Best All-Purpose Sweetener for Keto and Diabetes Diets



Swerve: For Keto Diets and Diabetics


Advertised as “the ultimate sugar replacement,” Swerve is a new calorie-free sweetener made from natural ingredients which are sourced from the United States and France. 

Suitable for diabetics, low calorie, low fat, and ketogenic dieters, Swerve has zero calories, zero net carbs and is certified non-GMO is non-glycemic.

Plus – Good News for Sugar-Free Bakers … Unlike natural sweeteners such as stevia and monk fruit, Swerve is ideal for baking as it caramelizes and holds its shape just like sugar.

It also measures cup-for-cup like regular sugar, and comes in both granular and confectioners sugar forms, Swerve Brown, and in individual packets.


Swerve Granular


Swerve, advertised as “the ultimate sugar replacement,” is a new calorie-free sweetener made from natural ingredients which are sourced from the United States and France.  Suitable for diabetics, low calorie, low fat, and ketogenic dieters, Swerve has zero calories, zero net carbs and is certified non-GMO is non-glycemic.

Plus – Good News for Sugar-Free Bakers … Unlike natural sweeteners such as stevia and monk fruit, Swerve is ideal for baking as it caramelizes and holds its shape just like sugar.

It also measures cup-for-cup like regular sugar, and comes in both granular and confectioners sugar forms, Swerve Brown, and in individual packets.


Swerve Brown bakes just like brown sugar!


– But with zero calories and net carbs!



Swerve Sweets Baking Mixes

Swerve has recently launched it’s Swerve Sweets line of baking mixes, which include:

All the mixes are gluten and grain-free, and suitable for low carb ketogenic dieters and diabetics.


Swerve Sweets Chocolate Cake Mix allows keto dieters and diabetics to enjoy dessert!





Swerve Facts

Swerve Sweetener is a “natural” sweetener blend. Loved by low-carb and keto bakers, Swerve provides a similar level of sweetness to sugar and an ability to caramelize, making it an easy sweet substitute in many recipes.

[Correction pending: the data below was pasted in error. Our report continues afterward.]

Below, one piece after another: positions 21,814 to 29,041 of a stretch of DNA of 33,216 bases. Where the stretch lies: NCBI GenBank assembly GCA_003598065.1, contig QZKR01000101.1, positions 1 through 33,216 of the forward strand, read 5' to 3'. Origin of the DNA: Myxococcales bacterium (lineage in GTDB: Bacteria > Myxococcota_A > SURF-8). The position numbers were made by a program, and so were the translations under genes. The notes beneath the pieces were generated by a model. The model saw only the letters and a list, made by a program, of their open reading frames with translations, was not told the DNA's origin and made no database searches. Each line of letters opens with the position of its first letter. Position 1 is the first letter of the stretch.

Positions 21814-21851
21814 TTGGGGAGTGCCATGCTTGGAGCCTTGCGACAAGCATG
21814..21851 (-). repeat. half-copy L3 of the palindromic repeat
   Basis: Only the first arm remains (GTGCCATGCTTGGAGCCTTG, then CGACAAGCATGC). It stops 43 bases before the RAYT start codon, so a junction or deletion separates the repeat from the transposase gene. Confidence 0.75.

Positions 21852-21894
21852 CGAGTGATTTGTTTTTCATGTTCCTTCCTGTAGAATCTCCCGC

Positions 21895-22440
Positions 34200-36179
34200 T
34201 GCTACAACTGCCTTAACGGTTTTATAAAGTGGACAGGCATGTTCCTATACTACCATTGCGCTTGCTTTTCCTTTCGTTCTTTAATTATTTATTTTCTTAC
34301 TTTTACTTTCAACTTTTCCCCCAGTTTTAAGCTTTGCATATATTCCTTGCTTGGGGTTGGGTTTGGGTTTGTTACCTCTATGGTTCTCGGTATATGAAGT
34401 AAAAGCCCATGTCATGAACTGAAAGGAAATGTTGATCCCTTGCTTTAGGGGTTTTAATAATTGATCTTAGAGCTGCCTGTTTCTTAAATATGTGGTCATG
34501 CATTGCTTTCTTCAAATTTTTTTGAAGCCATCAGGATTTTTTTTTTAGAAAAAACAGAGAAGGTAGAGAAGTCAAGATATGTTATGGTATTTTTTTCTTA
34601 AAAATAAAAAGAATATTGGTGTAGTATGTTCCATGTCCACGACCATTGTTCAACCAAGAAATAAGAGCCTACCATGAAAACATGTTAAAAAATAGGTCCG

According to the manufacturer, Swerve is “zero-calorie, non-glycemic and safe for those living with diabetes, since it has no effect on blood glucose or insulin levels.”


That all sounds great, but what’s actually in the stuff?  


Swerve Sweetener is composed of erythritol, oligosaccharides, and natural flavors. Let’s break it down further.

Swerve Sweetener is made from only three ingredients: erythritol, oligosaccharides and natural flavor.

  • Erythritol is made by fermenting glucose with a microorganism in brewery tanks, similar to the way that beer and wine are made.
  • Oligosacharides are made by adding enzymes to starchy root vegetables to break down the starch
  • Natural flavors are added to replicate the taste of table sugar


Swerve Ingredients




Erythritol is virtually calorie free.


Erythritol is a sugar alcohol that comprises the bulk of Swerve. In comparison to sugar, it’s said to be 60-70% as sweet and have a similar taste profile.

But that’s where the similarities stop. Containing a mere 0-0.2 calories per gram, erythritol is virtually calorie free.

As a sugar alcohol, erythritol is made from fermented glucose, usually sourced from corn. Considering Swerve uses only non-GMO corn, this probably isn’t too much of a concern for most folks, but it’s something to note.

While the fermentation aspect is “natural,” there are certain synthetic processes along the erythritol production line, including hydrolysis to extract the glucose from corn or other fruits/veggies, and a crystallization phase to form the final product.

All in all, not too bad as far as sweeteners go. The scientific literature is positive regarding erythritol, showing no adverse effects on blood sugar and demonstrating beneficial effects on vascular function and oral health.

Swerve also claims that erythritol is non-allergenic and less likely to cause digestive issues than other polyol sweeteners like xylitol. Good times.


Oligosaccharides (Inulin)


Inulin (oligosaccharides) is made from chicory root.


Next down the ingredient list are oligosaccharides. These are a type of prebiotic fiber otherwise labelled as inulin, providing additional sweetness for your tastebuds and a beneficial food source for all the little good guys hanging out in your gut.

The oligosaccharides found in Swerve are likely sourced from starchy root vegetables like chicory root, onions and garlic.

Once again we have an ingredient that’s natural (in origin, at least), provides a beneficial effect in the GI tract, and doesn’t adversely effect blood sugar.